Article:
In June, the owner of a veterinary practice in White Plains, New York, posted on a closed Facebook page for the profession that he had been sued by a blind man because his hospital's website was not accessible to him. The plaintiff alleged the website was not designed to be read by screen-reading software, denying him access to the same content as sighted users, and therefore violated the Americans with Disabilities Act (ADA).
He said that a lawyer told him the suit could cost him between $16,500 and $22,000 to resolve. "This has been a huge headache," he wrote. The post sparked concern among those in the group who weren't aware websites could run afoul of the ADA.
While the VIN News Service knows of no other veterinary practices that have been sued for website violations of the ADA, since 2015, thousands of businesses large and small have faced this type of litigation and ended up paying a settlement.
Accessibility refers to the ability of individuals who are blind or have low vision, are deaf or hard of hearing, have cognitive impairment, or have physical disabilities affecting their manual dexterity to access information on the web and use its services. It applies to design elements that can affect how a site is perceived and navigated, and to technological issues that help or hinder assistive software such as screen readers, which read sites aloud as an aid to blind people.
There is no official tally of the number of business websites that aren't accessible, but it's a safe bet that most do not comply.
Small business owners, including veterinarians, find themselves in a difficult spot. Many are not aware of these requirements, and most rely on web designers, developers and hosting services that are not up-to-speed on the technical requirements.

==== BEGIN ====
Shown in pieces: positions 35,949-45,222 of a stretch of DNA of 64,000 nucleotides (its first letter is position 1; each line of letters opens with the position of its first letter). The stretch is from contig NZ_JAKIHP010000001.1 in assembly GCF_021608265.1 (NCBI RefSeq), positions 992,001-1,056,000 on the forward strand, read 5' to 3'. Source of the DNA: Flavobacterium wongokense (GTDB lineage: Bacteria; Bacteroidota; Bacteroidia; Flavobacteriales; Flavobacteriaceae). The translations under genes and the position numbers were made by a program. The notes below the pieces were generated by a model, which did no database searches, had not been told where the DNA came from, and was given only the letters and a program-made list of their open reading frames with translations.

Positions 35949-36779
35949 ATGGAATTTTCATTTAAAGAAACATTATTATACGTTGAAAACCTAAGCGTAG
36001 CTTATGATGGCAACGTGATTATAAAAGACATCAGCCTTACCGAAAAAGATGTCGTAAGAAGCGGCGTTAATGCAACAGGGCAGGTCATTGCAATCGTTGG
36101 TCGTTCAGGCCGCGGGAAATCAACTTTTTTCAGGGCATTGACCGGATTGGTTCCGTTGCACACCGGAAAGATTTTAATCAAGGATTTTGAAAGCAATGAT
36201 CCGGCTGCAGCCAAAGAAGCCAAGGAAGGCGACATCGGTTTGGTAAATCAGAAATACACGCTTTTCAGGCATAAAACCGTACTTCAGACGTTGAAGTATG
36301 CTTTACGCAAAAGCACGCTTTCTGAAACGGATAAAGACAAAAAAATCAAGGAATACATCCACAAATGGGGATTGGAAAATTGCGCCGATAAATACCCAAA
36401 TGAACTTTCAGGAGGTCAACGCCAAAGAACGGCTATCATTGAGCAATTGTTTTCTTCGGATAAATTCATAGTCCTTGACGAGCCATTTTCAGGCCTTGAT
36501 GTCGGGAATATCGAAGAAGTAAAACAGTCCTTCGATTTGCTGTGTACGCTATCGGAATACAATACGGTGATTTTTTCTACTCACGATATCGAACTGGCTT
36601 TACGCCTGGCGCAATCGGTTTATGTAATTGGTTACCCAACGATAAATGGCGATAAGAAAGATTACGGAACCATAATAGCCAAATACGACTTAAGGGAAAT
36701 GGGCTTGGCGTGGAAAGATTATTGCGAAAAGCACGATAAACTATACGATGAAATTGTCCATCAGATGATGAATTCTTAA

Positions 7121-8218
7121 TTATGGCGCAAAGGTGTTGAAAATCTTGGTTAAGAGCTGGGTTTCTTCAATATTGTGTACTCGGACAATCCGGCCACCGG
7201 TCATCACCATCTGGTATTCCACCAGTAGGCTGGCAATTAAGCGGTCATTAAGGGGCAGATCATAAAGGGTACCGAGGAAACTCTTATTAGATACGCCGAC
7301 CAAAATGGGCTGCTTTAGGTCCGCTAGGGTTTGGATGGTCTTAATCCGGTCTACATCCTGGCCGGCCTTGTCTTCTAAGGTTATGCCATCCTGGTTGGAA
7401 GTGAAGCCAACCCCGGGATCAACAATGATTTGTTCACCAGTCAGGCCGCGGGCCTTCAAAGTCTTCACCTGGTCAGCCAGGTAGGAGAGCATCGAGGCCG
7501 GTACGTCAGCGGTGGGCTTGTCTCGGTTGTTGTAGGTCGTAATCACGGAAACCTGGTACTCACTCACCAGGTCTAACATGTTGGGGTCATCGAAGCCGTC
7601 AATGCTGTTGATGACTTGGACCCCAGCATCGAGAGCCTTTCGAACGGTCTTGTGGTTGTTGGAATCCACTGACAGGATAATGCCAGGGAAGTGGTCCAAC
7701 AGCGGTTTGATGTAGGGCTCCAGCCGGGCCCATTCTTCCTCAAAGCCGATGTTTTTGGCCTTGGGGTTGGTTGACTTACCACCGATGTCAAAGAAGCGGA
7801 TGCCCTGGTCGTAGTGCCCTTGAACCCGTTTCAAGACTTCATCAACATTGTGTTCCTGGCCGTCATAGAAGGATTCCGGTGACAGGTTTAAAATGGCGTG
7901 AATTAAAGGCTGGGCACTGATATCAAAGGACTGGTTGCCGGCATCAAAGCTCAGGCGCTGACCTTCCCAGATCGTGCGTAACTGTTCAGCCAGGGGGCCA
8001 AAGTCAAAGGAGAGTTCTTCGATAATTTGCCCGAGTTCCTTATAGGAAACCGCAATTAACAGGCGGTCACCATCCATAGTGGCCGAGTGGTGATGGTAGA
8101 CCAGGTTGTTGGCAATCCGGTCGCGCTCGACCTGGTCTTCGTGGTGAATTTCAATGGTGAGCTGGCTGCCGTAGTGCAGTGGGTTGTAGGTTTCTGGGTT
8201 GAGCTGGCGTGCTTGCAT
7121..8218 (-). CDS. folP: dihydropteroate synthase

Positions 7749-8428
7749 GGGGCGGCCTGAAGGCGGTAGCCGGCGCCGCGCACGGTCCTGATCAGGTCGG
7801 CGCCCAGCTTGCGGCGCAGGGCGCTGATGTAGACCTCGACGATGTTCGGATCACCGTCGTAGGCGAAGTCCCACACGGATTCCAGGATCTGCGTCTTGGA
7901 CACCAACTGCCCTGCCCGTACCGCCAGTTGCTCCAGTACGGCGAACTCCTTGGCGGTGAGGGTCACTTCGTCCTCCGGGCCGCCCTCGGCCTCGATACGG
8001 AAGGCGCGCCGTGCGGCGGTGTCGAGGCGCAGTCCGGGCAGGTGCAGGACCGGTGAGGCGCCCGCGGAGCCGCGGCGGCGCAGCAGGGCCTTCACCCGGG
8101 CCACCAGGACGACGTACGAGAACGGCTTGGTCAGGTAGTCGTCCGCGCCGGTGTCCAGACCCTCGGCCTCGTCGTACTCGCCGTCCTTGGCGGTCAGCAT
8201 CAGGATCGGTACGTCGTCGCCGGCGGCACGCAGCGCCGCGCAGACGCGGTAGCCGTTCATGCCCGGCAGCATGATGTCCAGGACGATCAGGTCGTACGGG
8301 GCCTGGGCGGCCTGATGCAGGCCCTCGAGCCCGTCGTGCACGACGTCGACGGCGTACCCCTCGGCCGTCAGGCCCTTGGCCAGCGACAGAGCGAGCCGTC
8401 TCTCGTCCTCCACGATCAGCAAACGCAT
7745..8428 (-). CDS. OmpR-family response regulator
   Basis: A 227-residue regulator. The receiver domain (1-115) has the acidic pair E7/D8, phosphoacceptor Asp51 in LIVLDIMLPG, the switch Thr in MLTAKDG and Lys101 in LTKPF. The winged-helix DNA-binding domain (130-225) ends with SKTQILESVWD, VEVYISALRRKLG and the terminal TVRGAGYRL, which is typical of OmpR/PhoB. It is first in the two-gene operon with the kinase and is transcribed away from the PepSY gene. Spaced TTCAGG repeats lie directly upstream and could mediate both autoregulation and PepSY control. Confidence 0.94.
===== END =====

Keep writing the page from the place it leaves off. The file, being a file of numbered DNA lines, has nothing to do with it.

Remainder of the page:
Making things more complicated: The legal issues around website accessibility are moving targets.
The ADA, signed into law in 1990, requires businesses to be accessible to people with disabilities. Because commercial internet was in its infancy at the time, websites weren't expressly included in the law. As the World Wide Web has taken an ever-larger role in daily life, this omission has left the status of websites and the ADA open to interpretation.
Charged with enforcing Title III, which relates to public accommodations, the U.S. Department of Justice has taken steps that suggest it believes the law applies to websites. In 2003, the DOJ issued a Voluntary Action Plan for web accessibility for government agencies.
In 2007, the department issued additional recommendations for website compliance, followed in 2010 by an Advanced Notice of Proposed Rulemaking. The notice stated that the DOJ was considering revising the ADA to include requirements for website accessibility. That process was delayed until December 2017, when these "rulemakings" were withdrawn. The action was part of the Trump administration's freeze on all pending regulations until further review.
"Those regulations have now been put into cold storage and are not in effect, which means we don't have an official standard," said Richard Hunt, a Texas attorney who defends businesses in ADA litigation. "We just have a kind of this-is-what-everybody's-doing standard."
Federal appellate courts have not resolved the issue. Some have found that the ADA disability standards apply to all websites; others have held that websites fall under the ADA only if they are connected to brick-and-mortar businesses. In either case, Hunt said, veterinary clinic websites are covered under the ADA. What level of accessibility qualifies as acceptable is less clear.
Surge in litigation
For the first 35 years of the ADA's existence, there were about 60 lawsuits relating to web accessibility in the public record, according to Karl Groves, a web accessibility consultant based in Maryland. That's fewer than two per year on average. In 2015, the numbers exploded.
In July alone that year, about 40 lawsuits alleging inaccessible websites were filed in Pittsburgh against companies such as Foot Locker, Toys "R" Us and Brooks Brothers by the local law firm of Carlson Lynch. Most of these lawsuits settled quickly, for between $10,000 and $75,000, "with the money typically going toward plaintiffs' attorneys' fees and expenses," according to The Wall Street Journal, which reported on the phenomenon of serial website-compliance lawsuits in 2016.
"One of the funny things about the Americans with Disabilities Act is the plaintiff cannot get any money out of the lawsuit," Hunt said. "They can get an order to fix the problem, and they can get their attorney fees paid, but they don't get money themselves. The only person who gets money out of an ADA lawsuit is the lawyer." The ADA doesn't explicitly mention damages. Hunt explained that courts applying the statute have reached the conclusion that because the law doesn't mention damages, the plaintiff cannot get them.